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Merit Goods

 

Merit goods are goods and services where the social benefits exceed the private benefits.  Merit goods are underprovided by the market mechanism, as individuals donít take into account the positive externalities that arise from consumption.  This will lead to the market equilibrium quantity being lower than the social optimum.

 

 

One reason for the underprovision is that individuals find it difficult to make rational choices when the costs arise today and the benefits are only received in the future.  Healthcare and pensions are two examples of merit goods where money has to be spent (or saved) today, but the benefits arenít reaped for a number of years.

 

Empirical evidence has suggested that if left to market forces young people wouldnít make the necessary provisions for sickness or unemployment (retirement) in old age.  Young people tend to be healthy and in work therefore they find it difficult to appreciate that on day they will be ill and out of work.  The cost of healthcare and pensions are so great that you could only afford them if you start saving at a young age.  It therefore makes sense for the government to intervene and force individuals to make contributions that will safeguard them against illness and retirement.

 

The beneficiary of the education will often not be the person who has to pay for it. This could lead to a conflict of interests as parents may wish to minimise their expenditure on education, whilst it would be in the childís best interests to receive the highest quality of education available.  In addition to the external benefits the child/student will gain society as a whole will also be better off.  Somebody who is unable to read or write could be deemed as a burden on society as they would more than likely need supporting, whereas an educated individual would contribute to the welfare of the nation.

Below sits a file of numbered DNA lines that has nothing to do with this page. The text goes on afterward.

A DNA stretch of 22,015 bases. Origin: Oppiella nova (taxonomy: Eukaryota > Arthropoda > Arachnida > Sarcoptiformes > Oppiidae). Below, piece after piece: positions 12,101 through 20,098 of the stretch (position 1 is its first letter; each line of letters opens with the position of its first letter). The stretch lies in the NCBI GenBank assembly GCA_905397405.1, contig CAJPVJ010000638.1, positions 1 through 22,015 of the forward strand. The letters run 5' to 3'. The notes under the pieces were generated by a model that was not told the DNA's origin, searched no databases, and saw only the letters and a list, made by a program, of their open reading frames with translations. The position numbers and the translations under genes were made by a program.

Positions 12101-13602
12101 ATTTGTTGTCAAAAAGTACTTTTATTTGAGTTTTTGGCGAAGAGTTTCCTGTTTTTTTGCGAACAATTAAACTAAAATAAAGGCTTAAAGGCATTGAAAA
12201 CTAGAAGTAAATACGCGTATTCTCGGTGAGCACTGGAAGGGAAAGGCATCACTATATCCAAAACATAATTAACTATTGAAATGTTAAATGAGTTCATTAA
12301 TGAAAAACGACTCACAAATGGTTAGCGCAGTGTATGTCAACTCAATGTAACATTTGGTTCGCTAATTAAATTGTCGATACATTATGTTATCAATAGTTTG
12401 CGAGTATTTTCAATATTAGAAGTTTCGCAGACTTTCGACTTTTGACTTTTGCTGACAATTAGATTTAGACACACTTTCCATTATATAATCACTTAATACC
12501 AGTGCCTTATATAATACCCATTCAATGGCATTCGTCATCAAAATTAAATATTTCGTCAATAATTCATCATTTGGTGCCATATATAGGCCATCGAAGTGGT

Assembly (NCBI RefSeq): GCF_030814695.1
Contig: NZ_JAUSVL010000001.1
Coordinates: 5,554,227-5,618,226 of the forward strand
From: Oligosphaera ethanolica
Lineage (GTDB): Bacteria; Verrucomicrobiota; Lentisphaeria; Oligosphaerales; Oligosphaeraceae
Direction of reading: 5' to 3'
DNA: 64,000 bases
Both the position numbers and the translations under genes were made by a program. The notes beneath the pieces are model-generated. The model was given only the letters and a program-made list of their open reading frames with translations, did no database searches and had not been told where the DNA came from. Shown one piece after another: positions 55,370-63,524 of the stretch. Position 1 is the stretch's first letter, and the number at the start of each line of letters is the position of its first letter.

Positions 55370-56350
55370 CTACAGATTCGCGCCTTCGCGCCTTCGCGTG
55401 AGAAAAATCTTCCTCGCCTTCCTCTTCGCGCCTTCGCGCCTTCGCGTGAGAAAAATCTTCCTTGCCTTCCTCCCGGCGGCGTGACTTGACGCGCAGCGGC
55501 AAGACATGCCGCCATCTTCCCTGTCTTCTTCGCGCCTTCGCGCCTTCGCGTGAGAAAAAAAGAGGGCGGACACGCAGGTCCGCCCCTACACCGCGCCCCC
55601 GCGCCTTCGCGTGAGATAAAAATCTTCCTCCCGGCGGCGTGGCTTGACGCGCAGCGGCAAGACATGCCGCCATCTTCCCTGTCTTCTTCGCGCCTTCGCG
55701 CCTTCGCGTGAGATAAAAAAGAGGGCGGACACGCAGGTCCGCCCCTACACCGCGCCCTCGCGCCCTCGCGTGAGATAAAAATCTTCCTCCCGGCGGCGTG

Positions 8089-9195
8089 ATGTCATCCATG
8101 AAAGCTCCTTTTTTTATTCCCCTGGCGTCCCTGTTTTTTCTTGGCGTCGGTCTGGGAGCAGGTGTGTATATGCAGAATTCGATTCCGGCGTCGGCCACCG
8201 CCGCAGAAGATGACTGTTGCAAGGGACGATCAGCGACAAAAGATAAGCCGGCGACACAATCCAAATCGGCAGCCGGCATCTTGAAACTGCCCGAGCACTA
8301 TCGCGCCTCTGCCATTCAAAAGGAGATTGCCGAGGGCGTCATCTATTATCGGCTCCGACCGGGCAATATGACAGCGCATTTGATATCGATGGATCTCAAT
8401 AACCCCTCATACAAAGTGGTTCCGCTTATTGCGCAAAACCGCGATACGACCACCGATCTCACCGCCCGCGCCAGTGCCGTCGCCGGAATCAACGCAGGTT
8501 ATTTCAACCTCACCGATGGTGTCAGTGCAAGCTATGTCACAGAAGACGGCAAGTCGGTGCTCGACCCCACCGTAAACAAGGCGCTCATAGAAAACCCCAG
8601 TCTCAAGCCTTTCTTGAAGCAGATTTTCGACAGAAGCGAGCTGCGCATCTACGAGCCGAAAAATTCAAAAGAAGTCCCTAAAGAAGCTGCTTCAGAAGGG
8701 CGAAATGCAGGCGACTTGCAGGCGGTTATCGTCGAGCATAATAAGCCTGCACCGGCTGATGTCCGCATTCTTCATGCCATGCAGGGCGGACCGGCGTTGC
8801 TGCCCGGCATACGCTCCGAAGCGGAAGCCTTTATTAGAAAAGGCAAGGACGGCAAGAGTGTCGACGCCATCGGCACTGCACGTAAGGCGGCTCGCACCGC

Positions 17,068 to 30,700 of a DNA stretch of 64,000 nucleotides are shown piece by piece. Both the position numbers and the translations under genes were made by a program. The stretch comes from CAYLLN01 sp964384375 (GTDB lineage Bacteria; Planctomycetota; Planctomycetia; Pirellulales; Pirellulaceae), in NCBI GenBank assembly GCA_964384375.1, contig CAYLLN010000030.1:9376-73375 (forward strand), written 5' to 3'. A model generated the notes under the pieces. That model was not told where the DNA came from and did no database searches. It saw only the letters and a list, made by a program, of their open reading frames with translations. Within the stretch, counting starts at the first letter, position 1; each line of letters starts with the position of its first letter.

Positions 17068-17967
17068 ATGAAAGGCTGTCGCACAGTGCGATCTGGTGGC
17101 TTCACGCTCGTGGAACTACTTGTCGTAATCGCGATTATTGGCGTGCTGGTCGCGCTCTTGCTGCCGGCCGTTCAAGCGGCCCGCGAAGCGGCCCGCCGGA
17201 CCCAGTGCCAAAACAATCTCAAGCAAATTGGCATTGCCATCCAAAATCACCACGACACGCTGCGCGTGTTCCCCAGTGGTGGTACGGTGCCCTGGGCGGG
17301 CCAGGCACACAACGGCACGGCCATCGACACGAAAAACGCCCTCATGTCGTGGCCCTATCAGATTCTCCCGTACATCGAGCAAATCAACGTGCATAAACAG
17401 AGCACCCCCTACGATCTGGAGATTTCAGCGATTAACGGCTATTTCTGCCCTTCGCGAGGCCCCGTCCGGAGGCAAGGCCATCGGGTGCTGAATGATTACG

This leads to the case for some form of government intervention to encourage increased consumption of merit goods.  It might take the form of an explicit government subsidy to reduce the private costs of consumption and cause an expansion of demand.  Higher government spending on these merit goods should yield a positive social rate of return which leads to an improvement in total economic welfare.

 

 

 

E-mail Steve Margetts